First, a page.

The affidavits established the following facts: No part of the Philadelphia & Reading's railroad is situated within the state of New York. It has no dock, or freight or passenger ticket office or any other office or any agent or property therein. Like other railroads distant from New York, it sends into that state, over connecting carriers, loaded freight cars, shipped by other persons, which cars are, in course of time, returned. The carriage within that state is performed wholly by such connecting carriers, which receive that portion of the entire compensation paid by the shipper therefor; and the Philadelphia & Reading receives only that portion of the compensation payable for the haul over its own line. The Central Railroad of New Jersey is such a connecting carrier, and has a ferry terminal at the foot of West 23d St., New York City. It issues there the customary coupon tickets over its own and connecting lines, including the Philadelphia & Reading and the Baltimore & Ohio. The whole ticket, in each case, is issued by the Central Railroad of New Jersey; and each coupon so recites. In...

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  • International Shoe Co. v. State
    • United States
    • Washington Supreme Court
    • 4 January 1945
    ... ... against the International Shoe Company, to recover ... contributions under the ... Justice Brandeis in the case of Philadelphia & Reading ... Co. v. McKibbin, 243 U.S ... 1008, this court held that a railway company was not doing ... business in this ... ...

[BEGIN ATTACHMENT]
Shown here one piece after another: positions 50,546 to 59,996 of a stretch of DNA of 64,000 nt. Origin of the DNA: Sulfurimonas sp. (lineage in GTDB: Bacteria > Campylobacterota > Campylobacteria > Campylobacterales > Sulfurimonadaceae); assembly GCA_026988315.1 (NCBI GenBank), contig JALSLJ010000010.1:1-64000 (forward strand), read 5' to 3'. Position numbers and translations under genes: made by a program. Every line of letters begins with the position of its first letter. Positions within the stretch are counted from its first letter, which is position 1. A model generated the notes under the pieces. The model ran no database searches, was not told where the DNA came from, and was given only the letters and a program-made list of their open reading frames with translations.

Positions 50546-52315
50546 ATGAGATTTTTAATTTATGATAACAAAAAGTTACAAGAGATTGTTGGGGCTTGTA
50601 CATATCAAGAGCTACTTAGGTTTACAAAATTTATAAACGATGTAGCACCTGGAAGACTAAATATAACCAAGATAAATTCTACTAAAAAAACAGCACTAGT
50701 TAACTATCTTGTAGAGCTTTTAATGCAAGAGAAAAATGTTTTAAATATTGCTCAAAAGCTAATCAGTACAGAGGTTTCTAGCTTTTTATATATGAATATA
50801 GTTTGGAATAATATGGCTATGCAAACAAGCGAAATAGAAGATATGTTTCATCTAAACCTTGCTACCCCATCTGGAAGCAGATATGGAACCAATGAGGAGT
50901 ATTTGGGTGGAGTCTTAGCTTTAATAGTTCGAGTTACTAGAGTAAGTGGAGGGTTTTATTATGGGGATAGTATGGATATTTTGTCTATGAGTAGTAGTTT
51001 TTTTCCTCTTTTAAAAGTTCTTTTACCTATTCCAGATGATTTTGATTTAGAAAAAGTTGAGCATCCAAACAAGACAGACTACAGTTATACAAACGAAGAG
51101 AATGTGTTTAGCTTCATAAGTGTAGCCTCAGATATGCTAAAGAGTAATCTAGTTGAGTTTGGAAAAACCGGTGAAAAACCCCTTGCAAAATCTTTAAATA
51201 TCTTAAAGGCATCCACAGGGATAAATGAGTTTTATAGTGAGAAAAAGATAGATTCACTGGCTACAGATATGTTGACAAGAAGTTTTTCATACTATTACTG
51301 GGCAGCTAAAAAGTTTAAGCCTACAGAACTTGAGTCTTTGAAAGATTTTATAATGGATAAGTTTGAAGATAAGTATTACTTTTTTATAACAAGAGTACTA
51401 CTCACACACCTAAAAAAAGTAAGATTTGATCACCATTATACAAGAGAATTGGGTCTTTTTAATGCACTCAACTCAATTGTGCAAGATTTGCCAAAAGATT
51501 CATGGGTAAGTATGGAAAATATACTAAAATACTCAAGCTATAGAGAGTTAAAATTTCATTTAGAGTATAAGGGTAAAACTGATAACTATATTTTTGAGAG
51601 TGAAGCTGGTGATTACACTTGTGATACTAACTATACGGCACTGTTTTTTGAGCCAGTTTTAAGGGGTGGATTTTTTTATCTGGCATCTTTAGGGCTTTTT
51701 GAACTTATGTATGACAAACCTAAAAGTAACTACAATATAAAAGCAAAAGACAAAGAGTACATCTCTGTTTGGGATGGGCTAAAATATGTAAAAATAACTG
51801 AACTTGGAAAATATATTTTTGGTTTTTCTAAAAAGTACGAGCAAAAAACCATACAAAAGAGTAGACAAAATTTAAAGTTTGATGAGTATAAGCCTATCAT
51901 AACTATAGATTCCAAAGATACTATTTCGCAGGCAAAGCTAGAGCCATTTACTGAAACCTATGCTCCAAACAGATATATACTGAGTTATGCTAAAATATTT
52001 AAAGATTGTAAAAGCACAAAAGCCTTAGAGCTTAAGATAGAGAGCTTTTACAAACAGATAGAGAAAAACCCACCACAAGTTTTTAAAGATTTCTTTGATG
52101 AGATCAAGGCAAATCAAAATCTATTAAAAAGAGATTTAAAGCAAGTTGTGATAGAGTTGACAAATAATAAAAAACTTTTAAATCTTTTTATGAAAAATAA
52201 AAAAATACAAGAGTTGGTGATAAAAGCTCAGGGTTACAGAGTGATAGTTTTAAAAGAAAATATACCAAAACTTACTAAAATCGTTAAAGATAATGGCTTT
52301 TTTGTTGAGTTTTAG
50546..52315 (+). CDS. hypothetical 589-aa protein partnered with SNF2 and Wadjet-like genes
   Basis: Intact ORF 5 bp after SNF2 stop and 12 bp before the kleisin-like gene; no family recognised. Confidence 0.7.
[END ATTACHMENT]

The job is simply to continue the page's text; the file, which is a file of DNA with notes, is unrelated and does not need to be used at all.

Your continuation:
• Symbology Innovations, LLC v. Lego Sys., Inc., Civil No. 2:17–cv–86
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    • U.S. District Court — Eastern District of Virginia
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    ...the state in such manner and to such extent as to warrant the inference that it is present there." Phila. & Reading Ry. Co. v. McKibbin , 243 U.S. 264, 265, 37 S.Ct. 280, 61 L.Ed. 710 (1917).14 Symbology never alleges or argues that the corporate veil between Lego Systems and Lego Brand Ret......
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    ...& Reading Ry. Co. v. Polk, 256 U. S. 332, 41 Sup. Ct. 518, 65 L. Ed. 958. 5 See, e. g., Philadelphia & Reading Ry. Co. v. McKibbin, 243 U. S. 264, 37 Sup. Ct. 280, 61 L. Ed. 710; People's Tobacco Co. v. American Tobacco Co., 246 U. S. 79, 38 Sup. Ct. 233, 62 L. Ed. 587, Ann. Cas. 1918C, 537......
  • Shaffer v. Heitner
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    • U.S. Supreme Court
    • 24 June 1977
    ...e. g., International Harvester Co. v. Kentucky, 234 U.S. 579, 34 S.Ct. 944, 58 L.Ed. 1479 (1914); Philadelphia & Reading R. Co. v. McKibbin, 243 U.S. 264, 37 S.Ct. 280, 61 L.Ed. 710 (1917). See generally Note, Developments in the Law, State-Court Jurisdiction, 73 Harv.L.Rev. 909, 919-923 (1......
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1 books & journal articles
  • The Rush to the Goblin Market: the Blurring of Quill's Two Nexus Tests
    • United States
    • Seattle University School of Law Seattle University Law Review No. 29-03, March 2006
    • Invalid date
    ...the Court. Jacobellis v. Ohio, 378 U.S. 184, 197 (1964) (Stewart, J., concurring). 230. Philadelphia and Reading Ry. Co. v. McKibbin, 243 U.S. 264, 265 231. Cahill, supra note 222, at 695-96 ("A corporation may be said to be present in a state when any member of the corporate group is withi......